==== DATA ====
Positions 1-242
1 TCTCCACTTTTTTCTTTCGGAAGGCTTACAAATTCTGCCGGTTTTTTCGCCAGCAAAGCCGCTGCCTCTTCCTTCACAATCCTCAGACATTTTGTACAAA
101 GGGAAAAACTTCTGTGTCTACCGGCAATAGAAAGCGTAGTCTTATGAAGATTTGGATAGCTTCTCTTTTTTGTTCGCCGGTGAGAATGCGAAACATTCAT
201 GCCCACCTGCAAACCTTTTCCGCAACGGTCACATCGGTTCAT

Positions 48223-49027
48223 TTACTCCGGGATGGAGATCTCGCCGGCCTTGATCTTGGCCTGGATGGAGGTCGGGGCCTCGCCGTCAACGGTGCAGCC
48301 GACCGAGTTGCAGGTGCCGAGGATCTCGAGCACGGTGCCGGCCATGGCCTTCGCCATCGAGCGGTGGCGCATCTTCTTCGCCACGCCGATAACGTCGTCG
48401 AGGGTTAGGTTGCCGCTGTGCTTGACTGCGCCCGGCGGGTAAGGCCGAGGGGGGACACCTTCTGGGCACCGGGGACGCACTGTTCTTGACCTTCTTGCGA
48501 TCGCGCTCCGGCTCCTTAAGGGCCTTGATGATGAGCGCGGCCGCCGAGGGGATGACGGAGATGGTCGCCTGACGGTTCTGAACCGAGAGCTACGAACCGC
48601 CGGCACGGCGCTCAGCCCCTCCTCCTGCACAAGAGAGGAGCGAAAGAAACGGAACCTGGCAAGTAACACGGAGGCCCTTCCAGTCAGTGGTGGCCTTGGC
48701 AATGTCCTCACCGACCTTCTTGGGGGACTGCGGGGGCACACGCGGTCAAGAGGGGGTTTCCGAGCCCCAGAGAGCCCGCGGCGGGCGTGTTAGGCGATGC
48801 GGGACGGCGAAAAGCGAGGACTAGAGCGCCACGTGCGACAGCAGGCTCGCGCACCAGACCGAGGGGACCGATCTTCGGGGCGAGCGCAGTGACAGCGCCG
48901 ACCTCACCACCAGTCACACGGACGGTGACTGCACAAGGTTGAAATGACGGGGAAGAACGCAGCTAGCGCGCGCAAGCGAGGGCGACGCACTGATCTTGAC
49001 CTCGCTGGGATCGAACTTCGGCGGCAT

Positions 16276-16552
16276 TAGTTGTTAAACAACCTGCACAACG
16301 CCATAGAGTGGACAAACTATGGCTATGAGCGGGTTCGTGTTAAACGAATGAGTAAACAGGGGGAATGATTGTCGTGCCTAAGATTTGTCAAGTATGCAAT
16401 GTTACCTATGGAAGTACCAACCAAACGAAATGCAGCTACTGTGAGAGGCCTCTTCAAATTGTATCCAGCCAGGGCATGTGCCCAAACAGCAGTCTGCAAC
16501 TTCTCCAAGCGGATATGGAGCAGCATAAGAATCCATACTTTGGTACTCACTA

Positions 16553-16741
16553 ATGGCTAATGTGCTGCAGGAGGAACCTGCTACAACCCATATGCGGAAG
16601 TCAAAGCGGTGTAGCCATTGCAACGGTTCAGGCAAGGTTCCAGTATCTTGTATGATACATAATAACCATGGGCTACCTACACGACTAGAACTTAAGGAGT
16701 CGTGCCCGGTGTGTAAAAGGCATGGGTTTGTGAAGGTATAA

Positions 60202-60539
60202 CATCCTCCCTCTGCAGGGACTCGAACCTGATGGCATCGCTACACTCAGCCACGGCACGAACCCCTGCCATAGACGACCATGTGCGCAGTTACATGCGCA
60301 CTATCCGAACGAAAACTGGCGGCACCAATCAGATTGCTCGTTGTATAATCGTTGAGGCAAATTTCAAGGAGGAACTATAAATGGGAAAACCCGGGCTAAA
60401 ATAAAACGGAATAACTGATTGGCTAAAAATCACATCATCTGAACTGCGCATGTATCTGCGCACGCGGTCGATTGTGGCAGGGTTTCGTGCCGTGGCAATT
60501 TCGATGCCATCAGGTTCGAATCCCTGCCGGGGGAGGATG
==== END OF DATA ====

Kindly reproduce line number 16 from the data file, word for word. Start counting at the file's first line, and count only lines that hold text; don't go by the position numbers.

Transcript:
16276 TAGTTGTTAAACAACCTGCACAACG